The most celebrated of Anthony’s sayings, “Our life and our death is with our neighbor. If we win our brother, we win God. If we cause our brother to stumble, we have sinned against Christ”, challenges us to push the boundaries of what solitude can do when paired with social responsibility and applied in communion with God and God’s creation. We are called into community with God, which does require spiritual training and commitment. We are also called into community as the Body of Christ, made up of fellow pilgrims on the journey of life. By zealously seeking and pursuing depth in both communions, we find the greatest treasure which Anthony celebrated in the desert.
Anthony’s legacy seems to personify the part of our baptismal liturgy which exhorts us to “Live as a disciple of Christ; fight the good fight, finish the race, keep the faith” (APBA p.60). Anthony fearlessly encountered his own self-hood in silence, as well as the power of the Enemy. The wounds he gained in these battles strengthened his witness, teaching us that in order to triumph over evil, an active and committed connection with Jesus Christ must be at the heart of every Christian.
This inspires my own vocational commitment to live authentically as a spiritual disciple and leader in the Church of God. Currently living this out with the Holy Hermits Online community, we celebrated St Anthony’s lessons about endurance and commitment together on 17 January – Anthony’s Feast Day. Our guest preacher The Rev’d Grant Sparks emphasised this in the message titled Committing to receive and share God’s Love, which is available in video format on our website.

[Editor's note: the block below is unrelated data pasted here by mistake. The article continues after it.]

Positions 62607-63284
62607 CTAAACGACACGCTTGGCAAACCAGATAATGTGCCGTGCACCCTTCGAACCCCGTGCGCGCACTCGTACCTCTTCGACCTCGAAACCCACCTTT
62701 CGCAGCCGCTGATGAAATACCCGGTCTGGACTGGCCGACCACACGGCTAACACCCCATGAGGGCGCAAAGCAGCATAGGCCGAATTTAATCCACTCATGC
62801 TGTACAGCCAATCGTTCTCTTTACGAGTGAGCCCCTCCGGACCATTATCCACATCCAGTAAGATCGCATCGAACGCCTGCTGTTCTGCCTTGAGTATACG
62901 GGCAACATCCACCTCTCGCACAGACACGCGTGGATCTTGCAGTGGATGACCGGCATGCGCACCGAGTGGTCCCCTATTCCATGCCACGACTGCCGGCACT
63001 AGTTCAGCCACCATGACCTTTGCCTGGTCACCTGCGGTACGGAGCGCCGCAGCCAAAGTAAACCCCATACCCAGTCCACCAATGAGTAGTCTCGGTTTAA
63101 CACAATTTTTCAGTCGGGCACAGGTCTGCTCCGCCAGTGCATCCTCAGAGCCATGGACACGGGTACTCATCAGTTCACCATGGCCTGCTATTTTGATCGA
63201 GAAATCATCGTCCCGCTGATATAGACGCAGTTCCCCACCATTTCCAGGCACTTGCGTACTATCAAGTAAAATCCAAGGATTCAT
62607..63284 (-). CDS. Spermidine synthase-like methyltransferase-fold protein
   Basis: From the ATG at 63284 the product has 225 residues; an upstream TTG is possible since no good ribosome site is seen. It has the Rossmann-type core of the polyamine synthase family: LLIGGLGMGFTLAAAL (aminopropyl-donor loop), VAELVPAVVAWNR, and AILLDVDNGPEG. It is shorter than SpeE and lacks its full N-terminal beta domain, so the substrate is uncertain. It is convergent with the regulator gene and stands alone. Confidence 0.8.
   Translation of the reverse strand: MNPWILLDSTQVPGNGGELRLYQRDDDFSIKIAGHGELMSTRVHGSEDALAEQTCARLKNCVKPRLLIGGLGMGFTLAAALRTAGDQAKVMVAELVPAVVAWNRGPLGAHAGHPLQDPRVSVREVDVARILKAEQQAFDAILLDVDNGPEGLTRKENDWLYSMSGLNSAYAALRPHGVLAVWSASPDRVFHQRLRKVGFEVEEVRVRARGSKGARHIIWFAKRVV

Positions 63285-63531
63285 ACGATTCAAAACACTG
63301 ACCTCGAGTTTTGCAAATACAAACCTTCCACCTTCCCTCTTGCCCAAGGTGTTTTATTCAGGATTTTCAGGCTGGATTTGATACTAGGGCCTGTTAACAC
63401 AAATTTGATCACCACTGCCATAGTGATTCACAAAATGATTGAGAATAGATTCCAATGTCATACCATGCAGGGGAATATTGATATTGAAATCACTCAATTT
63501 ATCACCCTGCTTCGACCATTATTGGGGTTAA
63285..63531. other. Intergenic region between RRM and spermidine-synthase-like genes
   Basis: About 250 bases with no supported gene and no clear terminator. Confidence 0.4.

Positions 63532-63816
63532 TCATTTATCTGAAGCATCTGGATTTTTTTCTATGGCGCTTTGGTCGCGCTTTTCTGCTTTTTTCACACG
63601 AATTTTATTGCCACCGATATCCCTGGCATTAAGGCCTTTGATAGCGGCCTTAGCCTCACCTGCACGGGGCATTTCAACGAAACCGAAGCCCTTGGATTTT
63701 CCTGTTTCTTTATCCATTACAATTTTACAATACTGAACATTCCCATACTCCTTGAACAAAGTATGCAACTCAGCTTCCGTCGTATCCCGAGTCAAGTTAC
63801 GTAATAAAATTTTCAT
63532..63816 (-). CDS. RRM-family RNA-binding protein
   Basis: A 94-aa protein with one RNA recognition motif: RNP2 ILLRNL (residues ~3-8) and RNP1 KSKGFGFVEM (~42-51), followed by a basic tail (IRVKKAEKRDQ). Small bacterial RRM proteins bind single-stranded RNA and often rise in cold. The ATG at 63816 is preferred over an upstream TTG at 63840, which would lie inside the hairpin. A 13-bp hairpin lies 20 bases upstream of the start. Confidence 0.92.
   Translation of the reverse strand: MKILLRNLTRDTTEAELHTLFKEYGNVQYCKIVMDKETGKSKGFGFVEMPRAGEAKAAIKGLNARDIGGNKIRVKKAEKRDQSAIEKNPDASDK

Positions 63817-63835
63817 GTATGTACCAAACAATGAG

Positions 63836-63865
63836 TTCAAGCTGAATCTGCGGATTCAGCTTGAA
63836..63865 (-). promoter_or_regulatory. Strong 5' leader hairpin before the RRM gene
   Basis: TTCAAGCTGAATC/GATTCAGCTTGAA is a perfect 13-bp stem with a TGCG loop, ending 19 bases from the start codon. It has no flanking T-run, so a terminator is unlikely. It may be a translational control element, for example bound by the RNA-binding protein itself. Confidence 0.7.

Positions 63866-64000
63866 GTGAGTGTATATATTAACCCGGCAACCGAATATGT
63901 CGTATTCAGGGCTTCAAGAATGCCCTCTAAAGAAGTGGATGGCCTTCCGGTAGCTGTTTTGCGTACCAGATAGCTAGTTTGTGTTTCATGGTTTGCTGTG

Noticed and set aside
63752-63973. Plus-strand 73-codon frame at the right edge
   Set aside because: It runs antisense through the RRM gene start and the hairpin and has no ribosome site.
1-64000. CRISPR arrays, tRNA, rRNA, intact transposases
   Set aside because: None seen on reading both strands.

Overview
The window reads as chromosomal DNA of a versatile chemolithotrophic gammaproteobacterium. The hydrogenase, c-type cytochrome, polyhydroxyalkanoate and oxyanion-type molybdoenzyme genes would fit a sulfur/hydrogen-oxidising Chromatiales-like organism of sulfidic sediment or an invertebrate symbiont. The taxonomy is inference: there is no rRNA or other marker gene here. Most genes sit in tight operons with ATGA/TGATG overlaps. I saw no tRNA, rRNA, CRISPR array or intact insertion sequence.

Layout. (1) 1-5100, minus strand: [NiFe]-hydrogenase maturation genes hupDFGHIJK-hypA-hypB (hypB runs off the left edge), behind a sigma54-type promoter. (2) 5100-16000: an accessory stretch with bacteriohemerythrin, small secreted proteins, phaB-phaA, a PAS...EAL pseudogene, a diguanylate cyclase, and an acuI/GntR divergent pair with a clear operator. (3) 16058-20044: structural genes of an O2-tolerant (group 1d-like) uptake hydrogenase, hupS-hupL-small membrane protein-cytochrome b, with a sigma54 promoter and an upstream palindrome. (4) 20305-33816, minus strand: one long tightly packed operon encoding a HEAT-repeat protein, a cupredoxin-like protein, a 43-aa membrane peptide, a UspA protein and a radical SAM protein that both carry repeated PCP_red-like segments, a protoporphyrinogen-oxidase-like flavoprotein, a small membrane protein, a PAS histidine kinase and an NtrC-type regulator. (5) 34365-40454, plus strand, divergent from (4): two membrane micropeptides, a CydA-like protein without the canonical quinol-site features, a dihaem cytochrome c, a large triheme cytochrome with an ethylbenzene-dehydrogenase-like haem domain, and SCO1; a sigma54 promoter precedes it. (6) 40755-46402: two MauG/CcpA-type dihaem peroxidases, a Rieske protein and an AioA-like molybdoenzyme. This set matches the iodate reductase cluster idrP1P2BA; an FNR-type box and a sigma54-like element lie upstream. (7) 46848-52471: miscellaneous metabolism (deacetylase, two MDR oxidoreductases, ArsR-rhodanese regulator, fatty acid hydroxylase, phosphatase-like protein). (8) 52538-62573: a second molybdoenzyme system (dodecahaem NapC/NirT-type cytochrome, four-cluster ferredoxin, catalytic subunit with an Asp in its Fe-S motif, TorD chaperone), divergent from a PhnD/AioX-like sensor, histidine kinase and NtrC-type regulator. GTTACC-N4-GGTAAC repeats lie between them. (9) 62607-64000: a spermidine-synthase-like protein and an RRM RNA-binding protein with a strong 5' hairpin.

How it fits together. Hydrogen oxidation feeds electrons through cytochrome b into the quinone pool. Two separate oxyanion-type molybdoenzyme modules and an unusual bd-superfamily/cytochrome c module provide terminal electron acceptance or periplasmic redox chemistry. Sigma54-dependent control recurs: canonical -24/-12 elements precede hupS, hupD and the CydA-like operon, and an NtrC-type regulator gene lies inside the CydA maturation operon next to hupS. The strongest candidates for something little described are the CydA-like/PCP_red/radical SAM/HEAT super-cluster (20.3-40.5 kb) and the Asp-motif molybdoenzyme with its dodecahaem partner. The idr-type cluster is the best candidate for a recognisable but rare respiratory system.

What this represents for our spiritual vigor and fitness for community life could be the battle we are invited to engage in for transforming the Church. Whether our current desert experiences are lived out by choice or necessity, for us as an Anglican Communion, St Anthony and other holy hermits have a lot to teach us.
I look forward to exploring this further with the Holy Hermits Online community in our upcoming online study, ‘Lent in the Desert’. We will join together, from Wednesday 24 February, for an hour on Zoom each week to reflect and share our journey through the desert with Jesus. We will be using two resources which need to be downloaded and accessed before we meet. The first resource is the free Into the Desert Lent app, which has been developed by the Anglican Board of Mission and is available for both Android and Apple devices). The second resource we are going to engage with is Silence and Honey Cakes: The wisdom of the desert, by Rowan Williams, which delves into the writings and stories of the Desert Fathers and Mothers (some of the original holy hermits). This affordable book can be purchased from Koorong, as a Kindle e-book or accessed as a podcast on YouTube.
Register for the Lenten Study online. For more information on this exciting new ministry more broadly, visit the Holy Hermits Online website or email The Rev’d Jamee Callard via Jamee.Callard@anglicanchurchsq.org.au for more information.Jump to next article